Of Mice and Men Essay
Choice is defined by the ‘Shorter Oxford Dictionary’ as; “The act of choosing; preferential determination between things proposed.”
It also states the definition for fate; “The principle, power, or agency by which events are unalterably predetermined from eternity.”
Is our life choice, can we determine our fate by choosing our path or is our destiny determined for us?
John Steinbeck puts forward this question in his novella Of Mice and Men. George and Lennie are two completely juxtaposed men that John Steinbeck portrays to his readers to show fate, using foreshadowing.
A different approach to this question is that our life’s destiny is predetermined for us, but based on the …show more content…
Candy, an aged farm hand, had the choice to kill his dog, yet he decides against it and lets Carlson, a worker on the ranch, do it instead. Would the dog have ended with the same fate, but in a different way, if Carlson hadn’t interfered? By the looks of the dog it was inevitable that it was going to pass away soon, but Candy chose its parting way for it.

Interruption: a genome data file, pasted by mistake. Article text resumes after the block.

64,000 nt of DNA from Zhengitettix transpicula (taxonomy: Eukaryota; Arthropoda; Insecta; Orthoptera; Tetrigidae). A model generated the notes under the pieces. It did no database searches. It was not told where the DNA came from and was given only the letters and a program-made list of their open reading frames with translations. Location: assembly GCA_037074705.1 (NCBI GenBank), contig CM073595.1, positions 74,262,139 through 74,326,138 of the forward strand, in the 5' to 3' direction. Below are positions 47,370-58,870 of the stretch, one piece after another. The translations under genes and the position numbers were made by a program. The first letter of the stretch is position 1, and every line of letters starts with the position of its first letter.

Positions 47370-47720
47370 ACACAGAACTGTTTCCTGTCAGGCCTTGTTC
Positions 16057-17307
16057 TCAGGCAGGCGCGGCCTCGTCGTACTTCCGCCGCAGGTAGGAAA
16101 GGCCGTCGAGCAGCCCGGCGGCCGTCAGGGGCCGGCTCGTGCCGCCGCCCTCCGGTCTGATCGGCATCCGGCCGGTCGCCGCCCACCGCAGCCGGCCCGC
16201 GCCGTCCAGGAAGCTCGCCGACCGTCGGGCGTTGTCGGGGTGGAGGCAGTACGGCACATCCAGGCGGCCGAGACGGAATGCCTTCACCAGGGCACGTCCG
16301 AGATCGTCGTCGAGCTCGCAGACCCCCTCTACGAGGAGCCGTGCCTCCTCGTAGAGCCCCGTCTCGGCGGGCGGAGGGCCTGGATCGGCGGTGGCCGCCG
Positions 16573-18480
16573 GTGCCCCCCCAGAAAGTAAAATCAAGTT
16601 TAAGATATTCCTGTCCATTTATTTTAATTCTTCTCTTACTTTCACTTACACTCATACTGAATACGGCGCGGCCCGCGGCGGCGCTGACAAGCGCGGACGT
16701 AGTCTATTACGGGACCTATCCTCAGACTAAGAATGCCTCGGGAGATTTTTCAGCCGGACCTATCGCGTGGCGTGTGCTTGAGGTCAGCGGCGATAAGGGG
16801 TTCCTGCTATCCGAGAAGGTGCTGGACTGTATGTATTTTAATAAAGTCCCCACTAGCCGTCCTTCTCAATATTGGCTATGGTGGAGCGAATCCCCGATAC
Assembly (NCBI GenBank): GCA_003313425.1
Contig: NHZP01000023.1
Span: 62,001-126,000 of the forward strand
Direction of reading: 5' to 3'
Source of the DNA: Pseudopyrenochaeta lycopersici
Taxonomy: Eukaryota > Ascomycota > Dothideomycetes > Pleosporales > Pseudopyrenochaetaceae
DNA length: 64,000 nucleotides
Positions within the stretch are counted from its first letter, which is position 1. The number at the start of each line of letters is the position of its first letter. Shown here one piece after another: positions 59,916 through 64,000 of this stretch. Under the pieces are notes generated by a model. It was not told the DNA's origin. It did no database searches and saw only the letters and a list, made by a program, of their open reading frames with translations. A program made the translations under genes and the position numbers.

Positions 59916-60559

Fate, as described earlier, is where events are unalterably predetermined from eternity. In Of Mice and Men fate is basically the key feature of the novella.
The title of the story, Of Mice and Men comes from an old Robert Burns poem called ‘To a Mouse’. There is a quote in the poem that Steinbeck uses for the title of the novella and it works very well to describe what happens in the story:
“Buy, Mousie, thou art no thy lane, In proving foresight may be vain; The best-laid schemes o’ mice an’ men Gang aft agley, [often go astray] (Robert Burns, 1785)
“The best-laid schemes o’ mice an’ men often go astray” fits perfectly in with this story. George, Lennie and Candy all plan to own a farm once they have been paid enough on the ranch. This is known as ‘The Dream’. This dream is their Saving Lie. They believe that it is going to become true. But there is